How this would-be BYU baseball coach gave unlikely assist to Team USA Basketball’s 2008 gold medal run
In addition to knowing his way around the ball diamond, Mike Littlewood’s basketball officiating expertise is equally impressive. It’s what earned him an invite to the ‘Redeem Team’s’ training camp in Vegas for four magical days in the summer of 2008
Four golden days in the desert.
It sounds like the setting for an old-school western, but it’s the middle of Las Vegas on July 21, 2008.
Temperatures outside Valley High soar to near 100 degrees. Inside the gym, however, a fire burns even hotter. Twelve of America’s elite athletes are here for four days of Olympic prep, still smoldering over the state of USA Basketball.
Mike Littlewood, BYU’s future baseball coach, is here too.
“We worked through the drills and scrimmages and there were times we just sat and watched. It was interesting to see these NBA superstars and multimillionaires hanging around each other, but when coach K spoke, they were all ears.” — Mike Littlewood
“There were guards at the doors and only specific personnel were allowed inside, and there were no cameras,” Littlewood said. “I walked in and the first person I see is TBS broadcaster Craig Sager. Then I see Team USA assistant coach Gregg Popovich, new head coach Mike Krzyzewski and director of USA Basketball Jerry Colangelo. Across the way, the guys were just milling around and stretching.”
The cornucopia of talent inside the gym is a direct response to 2004 when America’s biggest basketball stars opted out of the Athens Olympic Games. Instead, a B-squad of NBA players took their stripes and limped home with an unprecedented and undesired bronze medal.
“No doubt, all the talk when coach Krzyzewski got them together was about redemption,” Littlewood said. “Coach K said, ‘We owe America this. From one player through 12, we have to be locked in.”
Littlewood and a group of five other game officials are here to referee the drills and scrimmages while Krzyzewski works out a starting five and bench rotation for what the media is calling the “Redeem Team.”
As Littlewood looks on with growing anticipation for the days ahead, he wonders to himself, ‘How in the world did I get here?’”
Two roads to Vegas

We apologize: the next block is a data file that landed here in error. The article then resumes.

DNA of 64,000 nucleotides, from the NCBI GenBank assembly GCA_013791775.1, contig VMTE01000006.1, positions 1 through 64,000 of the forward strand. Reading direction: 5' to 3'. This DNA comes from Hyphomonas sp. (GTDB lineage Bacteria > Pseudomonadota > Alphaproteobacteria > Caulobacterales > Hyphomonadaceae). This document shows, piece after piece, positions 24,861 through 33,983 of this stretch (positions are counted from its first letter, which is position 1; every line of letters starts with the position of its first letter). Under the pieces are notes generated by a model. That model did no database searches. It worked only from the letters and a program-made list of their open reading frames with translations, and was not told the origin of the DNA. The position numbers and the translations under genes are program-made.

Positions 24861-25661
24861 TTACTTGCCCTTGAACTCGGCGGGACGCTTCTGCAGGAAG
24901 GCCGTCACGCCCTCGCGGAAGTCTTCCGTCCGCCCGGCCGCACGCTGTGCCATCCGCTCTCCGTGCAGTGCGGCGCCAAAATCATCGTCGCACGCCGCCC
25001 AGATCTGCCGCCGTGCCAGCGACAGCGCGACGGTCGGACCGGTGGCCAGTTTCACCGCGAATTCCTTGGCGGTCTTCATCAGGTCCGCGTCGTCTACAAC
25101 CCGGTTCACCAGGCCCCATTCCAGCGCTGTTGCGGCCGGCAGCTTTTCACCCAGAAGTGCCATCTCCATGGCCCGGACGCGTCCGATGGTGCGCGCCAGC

Bryant walked into Valley High on the heels of a crushing defeat against the Celtics in the NBA Finals. Boston won the series 4-2. Surprisingly, the Lakers had dropped two of three games at Staples Center in Los Angeles — just 12 miles south of where Littlewood’s journey began — 42 years earlier.
Eight months after the infamous 1965 riots that were sparked by tensions between police and residents in and around the Watts area, Michael Ruybalid was born at John Wesley County Hospital, in the heart of Watts. His mom, Kathy, remembers her son as the only white infant in the entire facility.
Prior to his birth, the biological father walked out and never returned, leaving Kathy and her newborn in south-central Los Angeles to fend for themselves.
Kathy moved to Utah to be closer to family. She was introduced to Don Littlewood, a firefighter in the Sugar House area of Salt Lake. They married and Don adopted Mike and raised him as his own son, and among the things he taught him was a love of sports.
Littlewood honed his skills with Little League baseball in Kearns and high school ball at Taylorsville. He was good, but arrived at graduation with just one scholarship offer, from Utah.
A turning point
“I went and watched BYU play Utah at Derks Field,” Littlewood said. “I sat above the first base dugout and saw Wally Joyner, Gary Cooper, Cory Snyder and Rick Aguilera play. I thought, ‘This is such an incredible team’ and I wanted to be a part of it. That was the turning point for me.”
An offer eventually came via a phone call with coach Gary Pullins. He offered a scholarship for tuition and books (a 1984 value of $820) and it was immediately accepted.